In January 2013 Western Union introduced money transfer services in seven Burmese banks. The seven Burmese banks involved in the partnership are Kanbawza Bank, First Private Bank, Myanmar Oriental Bank, Cooperative Bank, United Amara Bank, Myanmar Apex Bank, and the Myanmar Livestock and Fisheries Development Bank.
Although moneychangers sometimes approach travelers with an offer to change dollars into Burmese kyat at the market rate, it is illegal to exchange currency except at authorized locations such as the airport, banks and government stores. It is also illegal for Burmese to possess foreign currency without a permit. Foreigners are required to use U.S. dollars, other hard currency, or Foreign Exchange Certificates (FEC) for the payment of plane tickets, train tickets, and most hotels bills. Please be sure to bring pristine bills, as most establishments will not accept torn, folded or old U.S. currency. Burmese kyats are accepted for nearly all other transactions.
U.S. Treasury Sanctions: In July and September 2012 the U.S. Department of Treasury eased sanctions against investment in and financial services to Burma and lifted proscriptions against importing most Burmese items into the United States. For specific information, contact the U.S. Department of the Treasury, Office of Foreign Assets Control (OFAC) home page,via OFAC's Info-by-Fax service at 202-622-0077, or by phone toll-free at 1-800-540-6322.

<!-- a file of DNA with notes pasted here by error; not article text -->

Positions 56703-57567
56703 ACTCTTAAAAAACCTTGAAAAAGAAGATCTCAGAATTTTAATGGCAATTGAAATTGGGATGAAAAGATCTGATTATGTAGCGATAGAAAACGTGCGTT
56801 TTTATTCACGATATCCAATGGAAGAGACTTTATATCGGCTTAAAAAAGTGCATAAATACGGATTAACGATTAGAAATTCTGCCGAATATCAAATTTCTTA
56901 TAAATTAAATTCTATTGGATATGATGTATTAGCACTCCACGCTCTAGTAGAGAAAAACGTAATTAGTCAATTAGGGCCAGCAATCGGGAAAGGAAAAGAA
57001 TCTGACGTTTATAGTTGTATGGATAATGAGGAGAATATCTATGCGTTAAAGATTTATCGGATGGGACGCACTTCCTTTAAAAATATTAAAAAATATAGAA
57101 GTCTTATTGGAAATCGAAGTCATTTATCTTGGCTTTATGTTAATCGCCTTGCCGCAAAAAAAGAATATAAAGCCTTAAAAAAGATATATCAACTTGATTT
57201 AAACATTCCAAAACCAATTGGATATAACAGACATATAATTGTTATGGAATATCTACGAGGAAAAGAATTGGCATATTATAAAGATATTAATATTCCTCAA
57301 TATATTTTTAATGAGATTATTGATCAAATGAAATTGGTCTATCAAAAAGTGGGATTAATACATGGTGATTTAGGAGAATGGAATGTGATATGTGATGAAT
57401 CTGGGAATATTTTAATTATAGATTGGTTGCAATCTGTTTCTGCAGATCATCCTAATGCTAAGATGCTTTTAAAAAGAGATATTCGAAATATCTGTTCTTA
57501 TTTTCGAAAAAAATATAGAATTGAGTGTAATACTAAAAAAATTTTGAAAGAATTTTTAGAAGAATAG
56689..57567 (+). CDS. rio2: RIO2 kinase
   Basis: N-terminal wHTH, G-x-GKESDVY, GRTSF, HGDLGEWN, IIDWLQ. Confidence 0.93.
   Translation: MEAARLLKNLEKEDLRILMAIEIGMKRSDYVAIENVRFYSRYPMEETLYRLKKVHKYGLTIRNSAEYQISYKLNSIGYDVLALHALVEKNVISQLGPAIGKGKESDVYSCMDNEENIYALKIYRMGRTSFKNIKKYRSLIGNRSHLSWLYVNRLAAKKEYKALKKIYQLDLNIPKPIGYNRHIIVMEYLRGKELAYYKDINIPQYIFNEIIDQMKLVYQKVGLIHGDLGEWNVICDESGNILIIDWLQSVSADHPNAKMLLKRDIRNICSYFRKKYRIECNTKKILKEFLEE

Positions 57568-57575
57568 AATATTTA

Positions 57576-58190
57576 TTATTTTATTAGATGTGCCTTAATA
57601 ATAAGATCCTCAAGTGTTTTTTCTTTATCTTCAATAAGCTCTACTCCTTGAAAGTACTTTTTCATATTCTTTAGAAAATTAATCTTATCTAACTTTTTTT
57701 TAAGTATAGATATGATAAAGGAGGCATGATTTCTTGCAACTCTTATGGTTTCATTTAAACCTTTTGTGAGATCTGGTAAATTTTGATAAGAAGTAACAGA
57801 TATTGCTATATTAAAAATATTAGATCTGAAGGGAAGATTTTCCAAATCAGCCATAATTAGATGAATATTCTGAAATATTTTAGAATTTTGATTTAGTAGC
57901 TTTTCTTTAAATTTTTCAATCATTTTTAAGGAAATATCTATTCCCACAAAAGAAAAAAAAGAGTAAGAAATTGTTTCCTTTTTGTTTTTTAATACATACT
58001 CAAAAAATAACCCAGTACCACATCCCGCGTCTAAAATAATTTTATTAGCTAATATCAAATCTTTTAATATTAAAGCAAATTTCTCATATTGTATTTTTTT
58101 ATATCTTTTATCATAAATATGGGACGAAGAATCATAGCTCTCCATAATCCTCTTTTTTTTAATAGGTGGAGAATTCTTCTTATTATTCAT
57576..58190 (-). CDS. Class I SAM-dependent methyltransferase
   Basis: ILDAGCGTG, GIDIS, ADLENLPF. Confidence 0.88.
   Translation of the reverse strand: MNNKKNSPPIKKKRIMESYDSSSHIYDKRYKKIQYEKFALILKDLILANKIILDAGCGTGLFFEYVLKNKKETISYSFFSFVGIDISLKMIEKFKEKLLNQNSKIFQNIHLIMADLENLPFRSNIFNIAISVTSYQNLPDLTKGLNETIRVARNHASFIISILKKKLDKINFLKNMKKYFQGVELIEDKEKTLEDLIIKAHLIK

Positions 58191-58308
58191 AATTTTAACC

MEDICAL FACILITIES AND HEALTH INFORMATION: We highly recommend that you share your travel plans with your doctor so that you can best prepare for the endemic health-related challenges that confront travelers in Burma. Most medical facilities in Burma are inadequate for even routine medical care. There are very few medical personnel in Burma who are trained to U.S. standards. You should also know that, in an emergency, you would likely need to be medically evacuated to a hospital outside Burma. Medical evacuation from Burma is expensive and is transacted in cash. We strongly urge all travelers to secure medical evacuation insurance before coming to Burma. Most pharmaceuticals on sale in Burma have been smuggled into the country, and many are counterfeit or adulterated. Travelers should consider Burmese pharmaceuticals generally unsafe to use and should accordingly bring adequate supplies of their medications for the duration of their stay in Burma. All travelers are advised to bring a complete and detailed list of regularly used medicine, and dosages, in case of an emergency. HIV/AIDS is widespread among high-risk populations, such as prostitutes and illegal drug users. Malaria, dengue fever, tuberculosis, hepatitis, and other infectious diseases are endemic in many parts of the country.